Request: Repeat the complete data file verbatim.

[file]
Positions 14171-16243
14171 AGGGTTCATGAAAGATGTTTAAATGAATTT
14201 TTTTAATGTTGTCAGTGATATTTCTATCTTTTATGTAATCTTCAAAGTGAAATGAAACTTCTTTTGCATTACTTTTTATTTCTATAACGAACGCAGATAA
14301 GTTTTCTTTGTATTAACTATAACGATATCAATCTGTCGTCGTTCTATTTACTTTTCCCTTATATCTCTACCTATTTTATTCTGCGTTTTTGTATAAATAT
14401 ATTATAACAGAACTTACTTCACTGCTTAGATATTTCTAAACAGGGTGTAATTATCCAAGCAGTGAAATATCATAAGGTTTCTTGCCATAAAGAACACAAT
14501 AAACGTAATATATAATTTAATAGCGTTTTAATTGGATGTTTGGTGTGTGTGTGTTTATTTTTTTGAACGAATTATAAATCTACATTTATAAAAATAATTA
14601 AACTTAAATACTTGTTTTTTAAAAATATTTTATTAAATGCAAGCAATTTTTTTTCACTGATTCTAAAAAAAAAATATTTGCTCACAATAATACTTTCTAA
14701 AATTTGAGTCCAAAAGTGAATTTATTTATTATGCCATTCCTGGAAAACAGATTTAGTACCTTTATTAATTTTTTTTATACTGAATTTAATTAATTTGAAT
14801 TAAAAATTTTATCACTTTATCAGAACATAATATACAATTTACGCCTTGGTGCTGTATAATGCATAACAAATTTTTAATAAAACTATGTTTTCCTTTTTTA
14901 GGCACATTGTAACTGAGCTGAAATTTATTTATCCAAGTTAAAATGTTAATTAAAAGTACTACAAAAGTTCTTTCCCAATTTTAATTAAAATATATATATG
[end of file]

Positions 14171-16243
14171 AGGGTTCATGAAAGATGTTTAAATGAATTT
14201 TTTTAATGTTGTCAGTGATATTTCTATCTTTTATGTAATCTTCAAAGTGAAATGAAACTTCTTTTGCATTACTTTTTATTTCTATAACGAACGCAGATAA
14301 GTTTTCTTTGTATTAACTATAACGATATCAATCTGTCGTCGTTCTATTTACTTTTCCCTTATATCTCTACCTATTTTATTCTGCGTTTTTGTATAAATAT
14401 ATTATAACAGAACTTACTTCACTGCTTAGATATTTCTAAACAGGGTGTAATTATCCAAGCAGTGAAATATCATAAGGTTTCTTGCCATAAAGAACACAAT
14501 AAACGTAATATATAATTTAATAGCGTTTTAATTGGATGTTTGGTGTGTGTGTGTTTATTTTTTTGAACGAATTATAAATCTACATTTATAAAAATAATTA
14601 AACTTAAATACTTGTTTTTTAAAAATATTTTATTAAATGCAAGCAATTTTTTTTCACTGATTCTAAAAAAAAAATATTTGCTCACAATAATACTTTCTAA
14701 AATTTGAGTCCAAAAGTGAATTTATTTATTATGCCATTCCTGGAAAACAGATTTAGTACCTTTATTAATTTTTTTTATACTGAATTTAATTAATTTGAAT
14801 TAAAAATTTTATCACTTTATCAGAACATAATATACAATTTACGCCTTGGTGCTGTATAATGCATAACAAATTTTTAATAAAACTATGTTTTCCTTTTTTA
14901 GGCACATTGTAACTGAGCTGAAATTTATTTATCCAAGTTAAAATGTTAATTAAAAGTACTACAAAAGTTCTTTCCCAATTTTAATTAAAATATATATATG